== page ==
From \(A\geq B\), \(A\geq C\), and \(A,B,C\in(0,\pi)\) we conclude that
$$0< \cos\frac{A}{2}\leq\cos\frac{B}{2},\qquad 0< \cos \frac{A}{2}\leq\cos \frac{C}{2} $$
and
$$\sin\frac{A}{2}\geq\sin\frac{\pi}{6}=\frac{1}{2}. $$
Hence,
$$\cos\frac{B}{2}\cos\frac{C}{2}-2\cos^{2} \frac{A}{2}\biggl(1-\sin\frac {A}{2}\biggr)\geq \cos^{2} \frac{A}{2}-2\cos^{2}\frac{A}{2}\biggl(1-\sin \frac{A}{2}\biggr)\geq0, $$
which implies that
$$2\cos\frac{A}{2}+\frac{1}{2}\tan\biggl(\frac{\pi}{4}+ \frac{A}{4}\biggr)-\sum\frac {r_{a}}{a}\geq0, $$
and the equality holds if and only if \(B=C\). Hence, the right-hand side inequality of (20) is proved.
Similarly to the above, we assume that \(C\leq A\) and \(C\leq B\). To prove the left-hand side inequality of (20), it suffices to prove that
$$ \sum\frac{r_{a}}{a}\geq2\cos\frac{C}{2}+\frac{1}{2} \tan\biggl(\frac{\pi }{4}+\frac {C}{4}\biggr). $$
(22)
After a simple computation, we obtain
$$\begin{aligned}& 2\cos\frac{C}{2}+\frac{1}{2}\tan\biggl(\frac{\pi}{4}+ \frac{C}{4}\biggr)-\sum\frac {r_{a}}{a} \\& \quad =2\cos\frac{C}{2}+\frac{1}{2}\tan\biggl(\frac{\pi}{4}+ \frac{C}{4}\biggr)-\sum\frac {\cos\frac{B}{2}\cos\frac{C}{2}}{\cos\frac{A}{2}} \\& \quad =\frac{\sin^{2}(\frac{A}{4}-\frac{B}{4})}{\cos\frac{A}{2}\cos\frac{B}{2}\cos\frac{C}{2}} \biggl( \cos\frac{A}{2}\cos \frac{B}{2}-2\cos^{2}\frac {C}{2}\biggl(1-\sin \frac{C}{2}\biggr) \biggr). \end{aligned}$$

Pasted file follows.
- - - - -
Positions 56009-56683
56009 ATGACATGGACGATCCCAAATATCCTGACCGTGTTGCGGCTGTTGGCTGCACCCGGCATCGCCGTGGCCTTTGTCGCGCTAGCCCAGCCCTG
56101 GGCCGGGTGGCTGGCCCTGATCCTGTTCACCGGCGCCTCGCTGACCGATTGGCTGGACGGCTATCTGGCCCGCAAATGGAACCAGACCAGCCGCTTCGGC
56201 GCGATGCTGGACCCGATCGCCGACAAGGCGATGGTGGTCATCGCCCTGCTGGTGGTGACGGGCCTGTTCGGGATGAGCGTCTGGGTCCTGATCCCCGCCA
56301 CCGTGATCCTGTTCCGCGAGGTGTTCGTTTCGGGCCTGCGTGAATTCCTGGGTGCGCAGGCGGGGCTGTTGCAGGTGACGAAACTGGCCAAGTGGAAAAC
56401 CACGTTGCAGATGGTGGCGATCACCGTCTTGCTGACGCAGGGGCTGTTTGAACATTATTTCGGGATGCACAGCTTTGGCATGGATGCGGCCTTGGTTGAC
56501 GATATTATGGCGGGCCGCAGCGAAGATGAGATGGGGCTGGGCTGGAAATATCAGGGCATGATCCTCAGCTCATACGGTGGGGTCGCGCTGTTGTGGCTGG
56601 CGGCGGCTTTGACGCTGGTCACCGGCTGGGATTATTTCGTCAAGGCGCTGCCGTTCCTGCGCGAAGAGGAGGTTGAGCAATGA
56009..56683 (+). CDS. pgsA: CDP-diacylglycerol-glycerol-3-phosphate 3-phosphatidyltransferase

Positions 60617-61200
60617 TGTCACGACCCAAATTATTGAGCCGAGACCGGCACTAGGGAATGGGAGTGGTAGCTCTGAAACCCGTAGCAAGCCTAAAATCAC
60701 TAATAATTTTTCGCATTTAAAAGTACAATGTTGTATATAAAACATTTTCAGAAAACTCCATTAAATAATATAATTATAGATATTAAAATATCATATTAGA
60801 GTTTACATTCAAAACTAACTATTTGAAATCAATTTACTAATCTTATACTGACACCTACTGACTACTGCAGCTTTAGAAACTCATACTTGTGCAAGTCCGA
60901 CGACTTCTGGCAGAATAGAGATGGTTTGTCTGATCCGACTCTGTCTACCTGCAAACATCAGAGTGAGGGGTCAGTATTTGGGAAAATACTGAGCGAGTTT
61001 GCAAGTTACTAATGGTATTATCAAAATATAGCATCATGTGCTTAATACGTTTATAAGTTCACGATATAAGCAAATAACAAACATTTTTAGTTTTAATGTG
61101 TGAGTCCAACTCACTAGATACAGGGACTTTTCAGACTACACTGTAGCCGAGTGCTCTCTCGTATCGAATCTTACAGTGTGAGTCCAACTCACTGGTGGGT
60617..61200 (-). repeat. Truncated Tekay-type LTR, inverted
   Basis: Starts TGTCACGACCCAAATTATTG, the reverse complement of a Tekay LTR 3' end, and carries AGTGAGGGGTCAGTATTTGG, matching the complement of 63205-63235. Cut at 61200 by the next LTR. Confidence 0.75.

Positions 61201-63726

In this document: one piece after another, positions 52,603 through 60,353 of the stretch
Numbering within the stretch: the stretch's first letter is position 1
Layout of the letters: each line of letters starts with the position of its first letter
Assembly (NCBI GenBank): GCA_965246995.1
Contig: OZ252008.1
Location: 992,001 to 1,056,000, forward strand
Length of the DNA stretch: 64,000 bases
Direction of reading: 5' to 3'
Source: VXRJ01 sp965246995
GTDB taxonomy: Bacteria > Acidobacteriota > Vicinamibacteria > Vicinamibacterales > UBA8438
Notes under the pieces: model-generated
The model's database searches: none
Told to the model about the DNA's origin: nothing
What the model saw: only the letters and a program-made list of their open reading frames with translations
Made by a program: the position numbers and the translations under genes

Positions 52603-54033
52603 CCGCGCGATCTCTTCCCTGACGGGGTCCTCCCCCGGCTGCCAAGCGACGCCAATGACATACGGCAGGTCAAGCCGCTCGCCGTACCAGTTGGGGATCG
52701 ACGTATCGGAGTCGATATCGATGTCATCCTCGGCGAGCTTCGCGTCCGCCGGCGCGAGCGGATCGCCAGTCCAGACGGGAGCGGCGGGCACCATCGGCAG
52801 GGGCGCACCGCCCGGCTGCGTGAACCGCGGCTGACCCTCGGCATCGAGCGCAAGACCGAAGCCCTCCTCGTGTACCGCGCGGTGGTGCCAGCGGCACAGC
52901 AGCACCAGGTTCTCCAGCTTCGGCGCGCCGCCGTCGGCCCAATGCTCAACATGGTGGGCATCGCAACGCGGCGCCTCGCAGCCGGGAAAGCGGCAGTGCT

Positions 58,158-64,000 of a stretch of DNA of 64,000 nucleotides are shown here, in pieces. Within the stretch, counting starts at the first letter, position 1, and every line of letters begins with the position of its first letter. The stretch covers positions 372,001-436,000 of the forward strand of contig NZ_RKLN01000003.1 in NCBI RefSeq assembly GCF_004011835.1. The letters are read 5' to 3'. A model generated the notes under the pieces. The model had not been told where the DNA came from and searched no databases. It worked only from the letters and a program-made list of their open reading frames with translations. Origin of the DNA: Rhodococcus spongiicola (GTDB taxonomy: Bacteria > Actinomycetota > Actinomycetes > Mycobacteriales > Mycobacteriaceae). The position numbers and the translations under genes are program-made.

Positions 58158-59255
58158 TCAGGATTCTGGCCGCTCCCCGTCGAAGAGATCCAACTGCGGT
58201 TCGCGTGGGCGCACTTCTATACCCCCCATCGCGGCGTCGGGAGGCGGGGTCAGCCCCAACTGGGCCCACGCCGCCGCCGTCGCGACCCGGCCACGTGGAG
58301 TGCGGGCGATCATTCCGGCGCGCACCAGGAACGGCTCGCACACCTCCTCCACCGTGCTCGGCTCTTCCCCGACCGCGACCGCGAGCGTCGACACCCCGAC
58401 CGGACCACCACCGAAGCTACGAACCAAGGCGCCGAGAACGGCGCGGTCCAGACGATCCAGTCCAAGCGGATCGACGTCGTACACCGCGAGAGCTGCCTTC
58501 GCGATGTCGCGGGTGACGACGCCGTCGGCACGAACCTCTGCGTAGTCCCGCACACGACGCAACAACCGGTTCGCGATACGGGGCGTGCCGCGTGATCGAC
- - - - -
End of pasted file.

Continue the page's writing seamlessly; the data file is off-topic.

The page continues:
Noting that \(C\leq A\), \(C\leq B\), and \(A,B,C\in(0,\pi)\), we have
$$\cos\frac{C}{2}\geq\cos\frac{A}{2}>0,\qquad \cos\frac{C}{2} \geq\cos \frac {B}{2}>0 $$
and
$$\sin\frac{C}{2}\leq\sin\frac{\pi}{6}=\frac{1}{2}. $$
Thus,
$$\cos\frac{A}{2}\cos\frac{B}{2}-2\cos^{2} \frac{C}{2}\biggl(1-\sin\frac {C}{2}\biggr)\leq \cos^{2} \frac{C}{2}-2\cos^{2}\frac{C}{2}\biggl(1-\sin \frac{C}{2}\biggr)\leq0, $$
which leads us to
$$\sum\frac{r_{a}}{a}\geq2\cos\frac{C}{2}+\frac{1}{2} \tan\biggl(\frac{\pi }{4}+\frac {C}{4}\biggr) $$
with equality if and only if \(A=B\). The left-hand side inequality of (20) is proved. This completes the proof of Theorem 3.4. □

Remark 3.5

In Theorem 3.4, the expressions of lower and upper bounds involve a common function
$$\psi(x)=2\cos\frac{x}{2}+\frac{1}{2}\tan\biggl( \frac{\pi}{4}+\frac{x}{4}\biggr), \quad x\in(0,\pi). $$
Differentiating \(\psi(x)\) with respect to x gives
$$\begin{aligned} \begin{aligned} \psi^{\prime}(x) & =-\sin\frac{x}{2}+\frac{1}{8} \sec^{2}\biggl(\frac{\pi}{4}+\frac{x}{4}\biggr) \\ & =\frac{(1-2\sin\frac{x}{2})^{2}}{4(1-\sin\frac{x}{2})} \geq0. \end{aligned} \end{aligned}$$
This means that \(\psi(x)\) is increasing on the interval \((0,\pi)\).

By the monotonicity of the function \(\psi(x)\) we can easily deduce the following consequence of Theorem 3.4.

Corollary 3.6

  1. (i)
    In any triangle \(ABC\), we have
    $$ \sum\frac{r_{a}}{a}>\frac{5}{2}. $$